Skip to content

Read from Excel using MS ODBC

If you just want to read the contents of an Excel spreadsheet, there is an easier way using the Microsoft Excel (ODBC) Driver.

In a previous post (Foxpro and Excel) we have shown how to control Excel using the Excel.Application object. But if you are just interested in the contents, there is an even easier way to achieve this: The Microsoft Excel (ODBC) driver. that is present on most systems with MS Office installed.

Source: Importing data from a Microsoft Excel 2007 workbook using Visual FoxPro 9.0 (Microsoft Support)

To get an SQL connection to an Excel sheet is no more difficult than this:

lcXLfile = [c:\temp\demo.xlsx]

* Warning: The driver wil never fail! 
* If the file does not exist, this driver wil create the file.
IF !FILE(lcXLfile)
 ? [Excel file not found]

lcConnection = [DRIVER={Microsoft Excel Driver (*.xls, *.xlsx, *.xlsm, *.xlsb)};DBQ=]+lcXLfile
lnHandle = SQLSTRINGCONNECT(lcConnection)
* Get all sheetnames in a cursor (every sheet is a Table)
? SQLTABLES(lnHandle,[],[crSheets])
lcQuery = [SELECT * FROM ]+TRIM(STRTRAN(crSheets.Table_Name,['],["]))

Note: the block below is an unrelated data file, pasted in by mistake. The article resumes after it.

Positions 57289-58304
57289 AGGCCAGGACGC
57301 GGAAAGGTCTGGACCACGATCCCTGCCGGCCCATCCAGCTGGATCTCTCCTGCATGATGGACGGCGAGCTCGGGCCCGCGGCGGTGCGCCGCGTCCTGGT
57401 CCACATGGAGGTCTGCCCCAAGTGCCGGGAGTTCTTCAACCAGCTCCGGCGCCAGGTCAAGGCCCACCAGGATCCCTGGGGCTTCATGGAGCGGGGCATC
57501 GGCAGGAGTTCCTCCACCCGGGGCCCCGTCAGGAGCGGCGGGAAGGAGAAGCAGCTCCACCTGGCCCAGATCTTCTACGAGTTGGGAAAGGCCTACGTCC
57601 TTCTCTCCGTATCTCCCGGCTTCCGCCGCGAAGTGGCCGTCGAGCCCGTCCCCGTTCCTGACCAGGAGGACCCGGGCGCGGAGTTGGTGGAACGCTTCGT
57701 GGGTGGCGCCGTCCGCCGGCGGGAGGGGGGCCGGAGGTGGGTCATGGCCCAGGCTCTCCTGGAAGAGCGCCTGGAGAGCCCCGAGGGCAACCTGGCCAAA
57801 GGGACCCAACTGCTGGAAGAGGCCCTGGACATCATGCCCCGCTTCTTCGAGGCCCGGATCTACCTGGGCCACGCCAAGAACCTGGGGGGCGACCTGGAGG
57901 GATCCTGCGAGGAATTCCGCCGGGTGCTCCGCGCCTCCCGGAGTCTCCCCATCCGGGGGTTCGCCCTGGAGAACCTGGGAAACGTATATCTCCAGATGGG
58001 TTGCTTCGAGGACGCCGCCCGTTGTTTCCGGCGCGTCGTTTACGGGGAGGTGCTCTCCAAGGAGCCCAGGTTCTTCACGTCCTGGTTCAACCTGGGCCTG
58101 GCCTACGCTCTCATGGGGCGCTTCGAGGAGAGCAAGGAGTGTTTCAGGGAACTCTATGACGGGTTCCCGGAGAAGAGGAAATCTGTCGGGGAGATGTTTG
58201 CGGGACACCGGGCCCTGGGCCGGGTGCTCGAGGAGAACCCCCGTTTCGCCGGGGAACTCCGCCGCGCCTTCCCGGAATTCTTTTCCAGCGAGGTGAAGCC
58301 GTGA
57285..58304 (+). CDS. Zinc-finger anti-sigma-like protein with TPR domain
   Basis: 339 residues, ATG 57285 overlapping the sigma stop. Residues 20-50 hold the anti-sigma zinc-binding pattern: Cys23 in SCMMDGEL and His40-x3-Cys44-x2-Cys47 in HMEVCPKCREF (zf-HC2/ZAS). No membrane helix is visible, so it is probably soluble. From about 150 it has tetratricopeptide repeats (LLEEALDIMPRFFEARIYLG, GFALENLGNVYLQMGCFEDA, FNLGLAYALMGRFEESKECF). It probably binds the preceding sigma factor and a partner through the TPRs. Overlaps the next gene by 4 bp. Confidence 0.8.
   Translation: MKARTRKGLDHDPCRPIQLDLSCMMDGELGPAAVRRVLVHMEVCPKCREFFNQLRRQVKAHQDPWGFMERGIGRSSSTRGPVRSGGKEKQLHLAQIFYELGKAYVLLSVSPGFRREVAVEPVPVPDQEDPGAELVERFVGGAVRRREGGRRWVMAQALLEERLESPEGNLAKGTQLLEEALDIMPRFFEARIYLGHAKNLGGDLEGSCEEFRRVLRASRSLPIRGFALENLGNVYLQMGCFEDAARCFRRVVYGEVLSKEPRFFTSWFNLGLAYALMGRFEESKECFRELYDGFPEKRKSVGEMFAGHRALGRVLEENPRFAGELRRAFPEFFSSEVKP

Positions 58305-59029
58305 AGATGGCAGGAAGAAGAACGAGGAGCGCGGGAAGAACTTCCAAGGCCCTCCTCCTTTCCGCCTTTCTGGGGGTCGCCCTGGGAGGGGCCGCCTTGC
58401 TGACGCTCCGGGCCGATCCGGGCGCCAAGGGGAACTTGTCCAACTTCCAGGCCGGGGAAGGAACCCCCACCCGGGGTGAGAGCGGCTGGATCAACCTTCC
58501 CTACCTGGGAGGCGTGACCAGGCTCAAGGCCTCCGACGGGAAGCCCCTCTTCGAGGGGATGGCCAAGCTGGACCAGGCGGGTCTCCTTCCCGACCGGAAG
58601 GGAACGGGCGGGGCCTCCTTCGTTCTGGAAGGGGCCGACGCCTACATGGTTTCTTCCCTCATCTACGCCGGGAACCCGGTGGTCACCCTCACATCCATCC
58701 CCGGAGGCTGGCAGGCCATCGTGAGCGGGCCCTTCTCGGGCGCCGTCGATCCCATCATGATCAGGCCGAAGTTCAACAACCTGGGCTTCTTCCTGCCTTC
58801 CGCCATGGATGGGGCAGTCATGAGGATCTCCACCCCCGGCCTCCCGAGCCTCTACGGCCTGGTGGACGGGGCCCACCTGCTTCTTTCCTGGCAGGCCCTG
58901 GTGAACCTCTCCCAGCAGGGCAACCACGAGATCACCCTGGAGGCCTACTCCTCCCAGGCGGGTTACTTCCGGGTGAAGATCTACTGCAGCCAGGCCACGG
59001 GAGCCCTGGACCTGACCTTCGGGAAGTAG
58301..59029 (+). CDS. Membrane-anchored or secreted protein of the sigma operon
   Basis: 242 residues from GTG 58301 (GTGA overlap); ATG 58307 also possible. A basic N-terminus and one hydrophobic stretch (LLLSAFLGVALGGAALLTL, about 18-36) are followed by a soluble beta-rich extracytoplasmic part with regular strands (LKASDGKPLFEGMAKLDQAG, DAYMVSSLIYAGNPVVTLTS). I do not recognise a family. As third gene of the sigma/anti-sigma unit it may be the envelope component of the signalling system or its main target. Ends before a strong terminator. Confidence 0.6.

? SQLEXEC(lnHandle, lcQuery, [crResults])

The SQLTABLES command creates a cursor with a row for each sheet in the Excel file. You can filter the kind of tables in the second parameter. This is a typical row:

Field nameField typeLengthExample
SQLTABLES structure


Quotes in the SQLTABLES result

The TABLE_NAME field contains single quotes, These seem not to work in a SQL statement. So you have to replace them with double quotes. Check out the lcQuery line in the code above..

Field names in queries

Only when a sheet is properly filled the field names in queries are automatically named correctly: The titles in the first row are accepted as fieldnames. However, if the first row is left blank or there are multiple tables on a page, the result becomes erratic.. In this situation some or all fields get the title F1. and so on (number being the column number).

Field types

It seems the unaltered query results deliver just 2 kinds of columns: Numbers and Memo’s. Both columns may contain .NULL. values.

Quotes in query’s

To compare or use strings in SQL query’s, you need to use the single quotes again. For instance:

lcQuery = [SELECT * FROM "Sheet1$" WHERE surname='de Graaf']

Double complex because the sheet (table) name has to be encapsulated in double quotes, while a compare string has to be encapsulated in single quotes.. I can’t think of a reason for this odd behavior.

Read only

As to be expected, this ODBC method to an Excel file is limited to reading the file. Trying to insert or update using SQL commands renders the result that the query has to be updatable.

Leave a Reply

Your email address will not be published. Required fields are marked *